I thought this was trying to stretch copyrights reach and proposed a fictional scenario that could happen if this was adopted. I noted that I thought it unlikely that a performance rights model would ever be adopted by the media but I also was careful to acknowledge it was an idea and that although I personally did not like it I respected the right of the author to propose of it. I also have had ideas based on improving failed models and often write of them so I guess it is only fare to acknowledge others work as well.

I also once proposed in another article that we should monetize privacy and that I had written about how today we have the MPAA and RIAA wanting to shut down a very successful distribution platform in the form of piracy and peer to peer networks. I felt that the content industries should utilize non commercial piracy along with their commercial endeavours to legalize a phenomenon that they can’t ever hope to stop.  If other people are distributing your products for free, that is free of any costs and of course revenue why not licence people to use it, why not sell consumers a license that allowed them to source their personal use media from anywhere on the net? So I find it is an interesting juxtaposition to read at TorentFreak this morning that UK version of ASCAP The Performing Rights Society, have proposed collecting royalties by charging internet service providers an amount to cover the cost of illegal downloading happening on their networks.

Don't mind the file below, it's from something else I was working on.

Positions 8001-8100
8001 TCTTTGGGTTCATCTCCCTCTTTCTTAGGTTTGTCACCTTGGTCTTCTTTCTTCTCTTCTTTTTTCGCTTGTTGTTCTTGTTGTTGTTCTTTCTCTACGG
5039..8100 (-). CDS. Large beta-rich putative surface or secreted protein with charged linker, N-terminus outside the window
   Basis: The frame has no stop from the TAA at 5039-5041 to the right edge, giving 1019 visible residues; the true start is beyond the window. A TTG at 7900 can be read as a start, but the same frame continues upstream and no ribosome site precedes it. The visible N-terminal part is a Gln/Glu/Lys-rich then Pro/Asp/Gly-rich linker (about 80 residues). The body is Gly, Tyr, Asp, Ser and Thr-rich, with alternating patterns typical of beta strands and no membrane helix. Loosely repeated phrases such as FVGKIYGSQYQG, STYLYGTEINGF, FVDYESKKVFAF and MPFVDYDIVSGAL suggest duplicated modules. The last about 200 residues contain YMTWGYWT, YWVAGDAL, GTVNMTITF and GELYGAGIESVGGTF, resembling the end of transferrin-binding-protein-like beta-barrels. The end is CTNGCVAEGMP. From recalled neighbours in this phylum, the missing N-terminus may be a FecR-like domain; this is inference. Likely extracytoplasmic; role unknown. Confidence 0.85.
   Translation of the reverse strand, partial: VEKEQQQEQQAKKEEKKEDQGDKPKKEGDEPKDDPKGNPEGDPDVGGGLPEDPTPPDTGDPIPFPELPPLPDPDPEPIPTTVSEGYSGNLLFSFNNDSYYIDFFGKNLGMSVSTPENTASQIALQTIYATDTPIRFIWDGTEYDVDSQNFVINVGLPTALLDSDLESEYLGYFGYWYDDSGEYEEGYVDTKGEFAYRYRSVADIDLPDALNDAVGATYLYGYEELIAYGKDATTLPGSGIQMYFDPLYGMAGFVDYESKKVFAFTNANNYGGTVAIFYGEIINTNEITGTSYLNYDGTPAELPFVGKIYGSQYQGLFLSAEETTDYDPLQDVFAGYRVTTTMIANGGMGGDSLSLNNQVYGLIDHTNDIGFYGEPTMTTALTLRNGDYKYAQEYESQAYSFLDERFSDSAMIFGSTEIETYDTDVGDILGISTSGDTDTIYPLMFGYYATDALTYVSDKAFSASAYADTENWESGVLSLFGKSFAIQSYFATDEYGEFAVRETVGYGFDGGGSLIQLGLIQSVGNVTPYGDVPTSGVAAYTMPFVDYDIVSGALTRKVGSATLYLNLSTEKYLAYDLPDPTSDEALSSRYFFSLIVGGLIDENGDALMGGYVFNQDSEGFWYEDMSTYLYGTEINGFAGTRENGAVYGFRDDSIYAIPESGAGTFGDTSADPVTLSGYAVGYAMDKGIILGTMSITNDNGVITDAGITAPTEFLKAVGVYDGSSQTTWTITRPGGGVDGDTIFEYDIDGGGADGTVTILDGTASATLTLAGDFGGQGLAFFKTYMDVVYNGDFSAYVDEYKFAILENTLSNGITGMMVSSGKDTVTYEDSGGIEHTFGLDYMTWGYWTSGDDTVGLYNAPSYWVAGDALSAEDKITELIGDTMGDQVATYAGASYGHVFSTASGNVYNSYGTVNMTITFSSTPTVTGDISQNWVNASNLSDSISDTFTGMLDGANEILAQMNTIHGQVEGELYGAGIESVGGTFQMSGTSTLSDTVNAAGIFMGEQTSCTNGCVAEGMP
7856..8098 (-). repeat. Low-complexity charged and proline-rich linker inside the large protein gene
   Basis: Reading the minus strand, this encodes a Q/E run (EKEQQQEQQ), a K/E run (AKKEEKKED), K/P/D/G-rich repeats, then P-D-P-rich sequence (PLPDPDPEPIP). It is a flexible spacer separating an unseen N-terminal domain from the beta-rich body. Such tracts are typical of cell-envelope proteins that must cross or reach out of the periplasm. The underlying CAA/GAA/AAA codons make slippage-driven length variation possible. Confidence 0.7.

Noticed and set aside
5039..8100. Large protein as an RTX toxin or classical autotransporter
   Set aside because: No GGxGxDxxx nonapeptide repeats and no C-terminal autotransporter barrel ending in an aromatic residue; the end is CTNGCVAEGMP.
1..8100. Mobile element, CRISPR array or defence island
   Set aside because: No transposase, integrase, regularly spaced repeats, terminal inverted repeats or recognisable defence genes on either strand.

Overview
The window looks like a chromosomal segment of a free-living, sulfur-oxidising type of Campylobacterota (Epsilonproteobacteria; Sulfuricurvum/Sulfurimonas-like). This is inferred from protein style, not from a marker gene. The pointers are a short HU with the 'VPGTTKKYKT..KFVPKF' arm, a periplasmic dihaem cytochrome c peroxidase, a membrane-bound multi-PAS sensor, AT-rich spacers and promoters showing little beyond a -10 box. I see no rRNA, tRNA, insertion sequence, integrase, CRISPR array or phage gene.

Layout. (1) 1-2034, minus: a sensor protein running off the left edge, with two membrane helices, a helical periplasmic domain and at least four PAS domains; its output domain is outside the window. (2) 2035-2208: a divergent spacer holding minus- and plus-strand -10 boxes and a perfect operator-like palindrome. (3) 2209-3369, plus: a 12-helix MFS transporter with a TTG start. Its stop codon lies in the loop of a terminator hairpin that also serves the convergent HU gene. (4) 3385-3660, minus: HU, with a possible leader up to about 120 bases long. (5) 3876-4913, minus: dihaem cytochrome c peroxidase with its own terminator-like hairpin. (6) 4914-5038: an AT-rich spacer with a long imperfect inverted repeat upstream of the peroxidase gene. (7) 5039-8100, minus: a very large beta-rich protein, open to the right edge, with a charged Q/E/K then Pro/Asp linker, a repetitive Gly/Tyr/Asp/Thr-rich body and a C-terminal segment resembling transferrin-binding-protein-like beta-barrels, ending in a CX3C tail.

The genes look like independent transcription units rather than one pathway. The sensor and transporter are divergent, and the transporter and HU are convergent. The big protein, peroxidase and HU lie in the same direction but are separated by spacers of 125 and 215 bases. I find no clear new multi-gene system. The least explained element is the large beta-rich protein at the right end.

This sounds like a very similar idea to mine of licensing piracy however I think economist Will Page in his paper “Moving Digital Britain Forward without Leaving Creative Britain Behind” might find some stiff opposition to this plan. I obviously think it has some merits, but I might not agree with his all proposed methodology and some of the supposed givens or acknowledged realities are rather one sided.  I thought this would be an interesting one to comment on since my attempt at a similar idea did not go in to specifics of implementation and this it a rather detailed economic report so I will note my thoughts on the model as proposed by Will Page. Well I don’t really do this kind of reporting often as I rely on other sites interpretation of the economic papers and I seldom read them but no this time armed with a handy print out I sat down with pen in hand and proceeded to read the article in depth these are my observations and they may be a little narky and I make no apologies for that as after all this is only my opinion.